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Carne Asada with Skirt Steak, Pt. 2

Finishing up the Carne Asada I started this morning with the previous post’s salsa marinade, I moved to the grill just before dinner. My almost-1 lb of skirt steak made four small pieces, which I grilled over very hot direct heat on a charcoal grill, 2 minutes per side.

I had been worried about getting a nice char, but it was pretty easy, maybe because of the good salsa marinade, or maybe just because I carefully followed the suggestions in the Serious Eats recipe—and gave a wink and a nod to the summer rain gods to hold off a little. We were impressed with our first skirt steak and ate it all up in tortillas with more of the salsa, lettuce, and guacamole. I just hope our grocery will have skirt steak more often.

Wow! Crispy, juicy, spicy. Thanks to Serious Eats for this recipe.

Carne Asada with Skirt Steak, Pt. 1

Yes, I finally found skirt steak at the grocery, so I’m trying out the Serious Eats recipe, mostly because the marinade/salsa looks so tasty. Luckily there are just two of us and the little under-1 lb package will do. Even at that small size, it was $18, though, so I don’t want to make any mistakes.

I made few changes to the salsa:

  • I only used dried ancho chiles, 5 of them, instead of the two kinds in the original
  • I added two roasted jalapenos from our garden
  • I did not use canned chipotle peppers
  • I did not have, nor want fish sauce, so I added a 3rd tablespoon of soy sauce
  • Neither did I have the coriander seed, so I just skipped that
  • And mostly, I didn’t do all the juicing of fresh fruit nor the toasting and grinding of seeds—I didn’t even chop my own cilantro!

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I’ll be back later to show how it all worked out on the grill—that’s the part I’m worried about, that cooking with the lid off won’t give me the char I want before the meat’s too done. In the meantime, here’s the sauce, with my variations:

Carne Asada Salsa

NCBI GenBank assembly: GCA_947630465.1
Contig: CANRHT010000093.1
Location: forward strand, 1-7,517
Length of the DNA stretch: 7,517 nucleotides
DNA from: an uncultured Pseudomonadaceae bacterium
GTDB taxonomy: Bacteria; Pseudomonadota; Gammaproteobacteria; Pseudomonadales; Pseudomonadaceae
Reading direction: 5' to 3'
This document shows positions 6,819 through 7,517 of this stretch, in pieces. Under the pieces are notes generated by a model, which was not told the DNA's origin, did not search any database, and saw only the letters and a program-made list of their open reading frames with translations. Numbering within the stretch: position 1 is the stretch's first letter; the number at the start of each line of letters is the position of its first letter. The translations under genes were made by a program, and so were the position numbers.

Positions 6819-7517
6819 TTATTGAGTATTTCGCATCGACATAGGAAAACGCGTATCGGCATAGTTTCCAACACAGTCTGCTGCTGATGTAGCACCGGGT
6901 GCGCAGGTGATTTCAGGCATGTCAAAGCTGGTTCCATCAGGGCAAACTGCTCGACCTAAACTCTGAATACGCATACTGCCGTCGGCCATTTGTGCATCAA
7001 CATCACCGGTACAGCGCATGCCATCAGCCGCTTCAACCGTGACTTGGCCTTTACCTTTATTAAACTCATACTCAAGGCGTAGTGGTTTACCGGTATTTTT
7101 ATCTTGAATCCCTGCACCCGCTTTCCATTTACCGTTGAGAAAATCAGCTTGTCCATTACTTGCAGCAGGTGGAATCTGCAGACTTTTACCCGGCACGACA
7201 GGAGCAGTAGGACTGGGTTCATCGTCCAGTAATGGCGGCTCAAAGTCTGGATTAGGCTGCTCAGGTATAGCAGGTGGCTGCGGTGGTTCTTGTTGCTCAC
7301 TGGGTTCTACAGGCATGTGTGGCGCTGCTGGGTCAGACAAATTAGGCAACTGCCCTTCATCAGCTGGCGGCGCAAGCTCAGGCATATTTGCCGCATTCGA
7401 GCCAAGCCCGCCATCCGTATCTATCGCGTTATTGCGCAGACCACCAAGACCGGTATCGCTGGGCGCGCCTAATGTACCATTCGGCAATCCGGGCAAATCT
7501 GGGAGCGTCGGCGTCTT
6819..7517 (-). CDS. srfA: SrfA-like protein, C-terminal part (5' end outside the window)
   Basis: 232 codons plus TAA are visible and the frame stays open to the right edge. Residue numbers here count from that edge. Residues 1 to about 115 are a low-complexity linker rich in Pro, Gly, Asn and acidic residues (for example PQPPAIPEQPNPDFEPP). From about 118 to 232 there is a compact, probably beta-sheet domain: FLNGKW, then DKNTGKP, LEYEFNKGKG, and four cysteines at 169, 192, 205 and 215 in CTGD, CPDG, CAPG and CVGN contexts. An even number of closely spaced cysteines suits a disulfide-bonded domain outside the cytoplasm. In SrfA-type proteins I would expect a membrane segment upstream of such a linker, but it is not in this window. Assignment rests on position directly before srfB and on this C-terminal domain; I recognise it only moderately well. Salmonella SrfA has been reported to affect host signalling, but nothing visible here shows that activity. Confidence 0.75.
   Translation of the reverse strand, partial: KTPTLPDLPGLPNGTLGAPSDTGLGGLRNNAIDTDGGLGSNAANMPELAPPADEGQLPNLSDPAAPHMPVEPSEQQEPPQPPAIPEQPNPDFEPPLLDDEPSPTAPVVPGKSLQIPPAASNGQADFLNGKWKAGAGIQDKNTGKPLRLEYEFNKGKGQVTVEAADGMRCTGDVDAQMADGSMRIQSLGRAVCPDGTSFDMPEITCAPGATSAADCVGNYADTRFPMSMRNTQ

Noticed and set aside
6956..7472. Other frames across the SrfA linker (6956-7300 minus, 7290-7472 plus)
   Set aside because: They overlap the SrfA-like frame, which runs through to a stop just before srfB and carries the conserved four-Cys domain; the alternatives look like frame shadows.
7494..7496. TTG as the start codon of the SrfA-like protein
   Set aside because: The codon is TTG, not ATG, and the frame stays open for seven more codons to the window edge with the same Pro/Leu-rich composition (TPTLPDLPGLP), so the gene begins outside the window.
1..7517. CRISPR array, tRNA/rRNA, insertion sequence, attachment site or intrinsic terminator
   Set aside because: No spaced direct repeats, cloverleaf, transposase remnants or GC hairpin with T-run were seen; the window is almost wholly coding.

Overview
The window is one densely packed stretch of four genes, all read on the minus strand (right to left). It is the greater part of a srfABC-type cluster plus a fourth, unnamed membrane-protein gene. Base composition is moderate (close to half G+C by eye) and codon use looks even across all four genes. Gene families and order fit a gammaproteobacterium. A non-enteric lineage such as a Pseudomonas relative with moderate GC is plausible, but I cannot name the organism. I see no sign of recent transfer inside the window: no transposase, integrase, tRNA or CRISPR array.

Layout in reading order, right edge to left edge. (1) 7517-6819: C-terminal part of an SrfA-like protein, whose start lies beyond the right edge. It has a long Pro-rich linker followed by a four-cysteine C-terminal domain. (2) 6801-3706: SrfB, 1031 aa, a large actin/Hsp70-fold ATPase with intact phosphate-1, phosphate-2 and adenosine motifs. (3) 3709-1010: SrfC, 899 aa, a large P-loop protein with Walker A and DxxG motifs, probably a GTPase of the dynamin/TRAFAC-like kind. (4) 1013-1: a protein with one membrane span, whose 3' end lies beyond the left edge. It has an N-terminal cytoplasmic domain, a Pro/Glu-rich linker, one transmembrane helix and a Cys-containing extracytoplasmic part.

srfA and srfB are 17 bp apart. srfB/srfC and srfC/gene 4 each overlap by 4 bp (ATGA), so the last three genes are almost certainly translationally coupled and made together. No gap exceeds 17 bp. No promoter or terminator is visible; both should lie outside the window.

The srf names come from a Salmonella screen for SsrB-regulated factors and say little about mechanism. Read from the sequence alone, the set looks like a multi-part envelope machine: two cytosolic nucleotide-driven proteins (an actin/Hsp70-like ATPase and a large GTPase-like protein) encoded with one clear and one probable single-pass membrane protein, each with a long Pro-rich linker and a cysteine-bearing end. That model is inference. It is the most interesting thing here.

• Servings: 2 cups
  • Difficulty: easy
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See the original recipe here: http://www.seriouseats.com/recipes/2015/09/carne-asada-food-lab-recipe-kenji.html

Ingredients
  • 5 whole dried ancho chilies, stems and seeds removed
  • 2 roasted jalapeno peppers, peeled and seeded
  • 3/4 cup orange juice
  • 2 tablespoons lime juice
  • 2 tablespoons extra-virgin olive oil
  • 2 tablespoons soy sauce
  • 6 medium cloves garlic
  • 1/4 cup cilantro paste—solves dealing with the disgusting smell of cilantro
  • 1 tablespoon ground cumin
  • 2 tablespoons dark brown sugar
  • Kosher salt
Preparation
  1. Place dried ancho chilies on a plate and microwave until pliable, about 20-30 seconds. I didn’t know how this would work out, because I only ever reconstitute dried peppers to use in chili or to make enchilada sauce. I always strain the reconstituted, blended chiles, so I was concerned about the pepper skins, but they blended up nicely.
  2. Transfer to a blender with the rest of the ingredients, except the salt.
  3. Blend for 1-2 minutes until smooth, scraping down the sides of the blender jar to get all the bits.
  4. Transfer the salsa to two bowls, one to eat later as a dressing, the other for the marinade.
  5. Add 2 teaspoons kosher salt to the marinade, dip meat portions in the sauce, then pour all into a sealable bag. Seal and refrigerate for about 3 hours.
  6. Add salt to taste to the remaining salsa and refrigerate.